From the Right



Democrats Should Reclaim Patriotism

Mona Charen on

In 1984, at the Republican National Convention in Dallas, a lifelong Democrat stood up to denounce her former party. Jeane Kirkpatrick, who had switched parties to serve as Reagan's U.N. ambassador, lambasted her former party for always "blaming America first."

Today, it is the Republican Party that -- despite its MAGA slogan -- is trafficking in dark, anti-American ideas and imagery. The party that claims to put "America first" is led by a man who describes the nation as "failing" or "corrupt" a hundred times for every one mention of an American virtue. Our cities, according to Trump, are crippled by "bloodshed, chaos and violent crime." Our courts are corrupt. Our press is the "enemy of the people." Immigrants are "poisoning the blood of our nation" while committing countless murders and rapes. Our military is "woke." Meanwhile, those who gave the last full measure of devotion are "suckers" and "losers." We are a "failing nation" whose free elections are actually rigged by a stealthy and unaccountable "deep state." Far from a global leader, America is a "laughing stock" around the world.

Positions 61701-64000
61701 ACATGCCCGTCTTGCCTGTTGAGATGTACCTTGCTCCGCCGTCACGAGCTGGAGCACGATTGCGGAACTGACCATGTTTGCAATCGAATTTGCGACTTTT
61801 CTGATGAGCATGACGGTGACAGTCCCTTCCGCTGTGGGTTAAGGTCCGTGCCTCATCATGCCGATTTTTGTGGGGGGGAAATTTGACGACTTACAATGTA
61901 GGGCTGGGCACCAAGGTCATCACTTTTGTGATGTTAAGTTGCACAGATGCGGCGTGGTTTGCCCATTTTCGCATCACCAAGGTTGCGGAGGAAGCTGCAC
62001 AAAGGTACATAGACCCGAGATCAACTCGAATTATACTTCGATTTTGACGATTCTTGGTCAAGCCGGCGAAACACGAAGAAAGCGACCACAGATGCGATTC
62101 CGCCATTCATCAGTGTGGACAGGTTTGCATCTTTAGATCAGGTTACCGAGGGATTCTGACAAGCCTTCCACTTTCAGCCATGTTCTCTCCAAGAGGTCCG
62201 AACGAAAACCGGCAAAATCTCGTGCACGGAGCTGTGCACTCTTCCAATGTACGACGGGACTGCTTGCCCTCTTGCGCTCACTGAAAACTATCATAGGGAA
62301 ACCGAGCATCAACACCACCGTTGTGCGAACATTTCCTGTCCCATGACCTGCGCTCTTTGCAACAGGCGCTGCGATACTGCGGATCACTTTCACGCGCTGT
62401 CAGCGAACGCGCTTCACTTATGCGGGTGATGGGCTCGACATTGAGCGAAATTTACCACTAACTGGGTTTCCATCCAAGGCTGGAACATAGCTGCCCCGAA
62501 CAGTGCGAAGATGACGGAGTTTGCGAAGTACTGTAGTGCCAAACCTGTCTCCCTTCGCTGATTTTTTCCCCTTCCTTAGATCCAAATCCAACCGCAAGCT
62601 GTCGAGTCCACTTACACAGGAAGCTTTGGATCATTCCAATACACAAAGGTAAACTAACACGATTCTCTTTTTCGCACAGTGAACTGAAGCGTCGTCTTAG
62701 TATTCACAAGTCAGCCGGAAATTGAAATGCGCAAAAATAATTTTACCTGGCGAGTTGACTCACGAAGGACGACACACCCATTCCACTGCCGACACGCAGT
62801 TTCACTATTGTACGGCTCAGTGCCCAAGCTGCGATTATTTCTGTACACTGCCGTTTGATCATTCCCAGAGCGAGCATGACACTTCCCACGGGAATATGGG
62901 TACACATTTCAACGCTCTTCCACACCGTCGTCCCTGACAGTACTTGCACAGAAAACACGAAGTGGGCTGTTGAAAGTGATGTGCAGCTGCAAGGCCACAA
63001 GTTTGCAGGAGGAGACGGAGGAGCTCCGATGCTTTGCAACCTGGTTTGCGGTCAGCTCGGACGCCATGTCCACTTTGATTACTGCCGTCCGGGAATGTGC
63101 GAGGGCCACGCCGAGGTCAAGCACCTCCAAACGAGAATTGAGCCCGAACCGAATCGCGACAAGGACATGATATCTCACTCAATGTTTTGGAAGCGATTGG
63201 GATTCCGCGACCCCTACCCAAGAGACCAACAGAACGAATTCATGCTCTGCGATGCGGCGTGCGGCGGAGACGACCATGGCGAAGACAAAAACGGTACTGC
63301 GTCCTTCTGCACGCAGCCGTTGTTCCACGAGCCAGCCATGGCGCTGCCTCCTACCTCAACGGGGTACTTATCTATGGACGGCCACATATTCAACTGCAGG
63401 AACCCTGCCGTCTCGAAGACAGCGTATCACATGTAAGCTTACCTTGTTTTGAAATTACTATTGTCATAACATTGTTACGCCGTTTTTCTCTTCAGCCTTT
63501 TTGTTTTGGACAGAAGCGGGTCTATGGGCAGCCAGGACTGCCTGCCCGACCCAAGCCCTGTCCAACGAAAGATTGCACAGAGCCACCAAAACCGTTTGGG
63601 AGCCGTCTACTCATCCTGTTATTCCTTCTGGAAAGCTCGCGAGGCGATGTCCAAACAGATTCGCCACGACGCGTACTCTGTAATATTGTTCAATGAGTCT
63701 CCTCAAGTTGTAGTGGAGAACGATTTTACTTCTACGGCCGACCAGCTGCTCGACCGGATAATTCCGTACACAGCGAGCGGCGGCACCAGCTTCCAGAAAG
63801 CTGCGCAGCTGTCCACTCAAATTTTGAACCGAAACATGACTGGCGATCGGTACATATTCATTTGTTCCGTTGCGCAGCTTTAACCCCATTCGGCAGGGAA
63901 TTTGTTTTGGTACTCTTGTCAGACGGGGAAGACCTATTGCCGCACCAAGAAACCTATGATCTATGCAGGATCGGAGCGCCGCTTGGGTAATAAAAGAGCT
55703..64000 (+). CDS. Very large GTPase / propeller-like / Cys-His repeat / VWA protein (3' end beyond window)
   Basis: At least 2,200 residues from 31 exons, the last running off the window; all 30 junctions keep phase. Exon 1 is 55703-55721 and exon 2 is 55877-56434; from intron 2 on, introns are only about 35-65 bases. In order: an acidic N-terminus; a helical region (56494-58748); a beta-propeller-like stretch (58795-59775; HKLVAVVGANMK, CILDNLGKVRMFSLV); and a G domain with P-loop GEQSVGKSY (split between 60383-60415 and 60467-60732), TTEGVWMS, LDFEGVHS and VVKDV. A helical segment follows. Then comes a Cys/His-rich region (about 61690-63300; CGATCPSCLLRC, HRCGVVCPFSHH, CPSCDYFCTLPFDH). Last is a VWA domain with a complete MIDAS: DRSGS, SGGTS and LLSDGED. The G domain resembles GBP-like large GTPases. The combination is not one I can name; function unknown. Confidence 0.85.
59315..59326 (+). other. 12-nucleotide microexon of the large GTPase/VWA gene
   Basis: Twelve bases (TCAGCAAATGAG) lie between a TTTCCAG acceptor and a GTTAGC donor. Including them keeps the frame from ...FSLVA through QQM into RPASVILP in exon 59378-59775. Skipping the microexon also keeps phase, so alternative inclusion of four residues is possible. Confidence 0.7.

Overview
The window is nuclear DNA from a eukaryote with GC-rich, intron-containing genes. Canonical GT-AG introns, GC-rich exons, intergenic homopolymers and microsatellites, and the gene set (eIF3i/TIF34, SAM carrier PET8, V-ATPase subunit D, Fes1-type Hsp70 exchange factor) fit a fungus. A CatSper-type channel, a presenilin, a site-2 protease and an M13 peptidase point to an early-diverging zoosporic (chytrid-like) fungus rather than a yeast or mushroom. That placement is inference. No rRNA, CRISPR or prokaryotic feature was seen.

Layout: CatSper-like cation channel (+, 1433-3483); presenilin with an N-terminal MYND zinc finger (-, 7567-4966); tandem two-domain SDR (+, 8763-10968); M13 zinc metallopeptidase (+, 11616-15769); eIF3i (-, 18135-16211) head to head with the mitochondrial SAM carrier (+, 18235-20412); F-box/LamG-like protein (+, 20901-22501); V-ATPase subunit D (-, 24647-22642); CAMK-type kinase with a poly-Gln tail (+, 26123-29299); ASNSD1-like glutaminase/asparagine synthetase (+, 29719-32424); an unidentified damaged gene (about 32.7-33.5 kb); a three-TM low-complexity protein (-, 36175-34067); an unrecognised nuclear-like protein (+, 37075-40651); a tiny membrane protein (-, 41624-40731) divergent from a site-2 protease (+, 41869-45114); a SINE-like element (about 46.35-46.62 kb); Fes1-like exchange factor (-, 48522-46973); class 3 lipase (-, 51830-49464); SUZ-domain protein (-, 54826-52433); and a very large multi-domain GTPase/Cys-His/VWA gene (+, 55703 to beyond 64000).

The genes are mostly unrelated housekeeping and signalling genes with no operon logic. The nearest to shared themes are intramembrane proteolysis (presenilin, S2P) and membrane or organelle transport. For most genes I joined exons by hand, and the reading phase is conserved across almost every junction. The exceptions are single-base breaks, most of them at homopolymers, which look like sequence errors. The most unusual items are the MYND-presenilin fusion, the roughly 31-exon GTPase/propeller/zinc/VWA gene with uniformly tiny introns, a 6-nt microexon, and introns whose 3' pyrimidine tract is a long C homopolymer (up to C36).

The Republican Party has traded patriotism and uplift for an apocalyptic cult. This presents Democrats with an opportunity -- if they can seize it.

Most people are patriots. In June of 2023, 67% of Americans said were extremely or very proud of their country. If you add those who say they are "moderately" proud to be American to those who are extremely or very proud, you arrive at 89% of the adult population.

For Democrats to scoop up the banner of patriotism will require rejecting the approach of progressives. I'm a devoted listener to NPR, and they do excellent work. But their progressive bias results in a seemingly endless litany of American sins and shortcomings past and present. Some self-criticism is a sign of maturity. Too much can be demoralizing.

Most Democrats are not progressives though, and they have a golden opportunity to uphold true patriotism in contrast to the nativist nationalism now proclaimed by the Republicans.


What is there to love about America?

Let's begin with the Declaration of Independence. Though written by a slave owner, its stirring words inspired not just colonists along the Atlantic coast of the new world, but all of humanity.

The Constitution enshrined a republican form of government, checks and balances, and rights like freedom of speech and worship, the right to trial by jury, and the right to be secure in your home from government intrusion that were practically unheard of in the 18th century and remain too rare today. And where those rights are honored, it is often due to the example and influence of the United States.

Seventy-four percent of Americans believe that, on the whole, America has been a force for good in the world. I'm with them.


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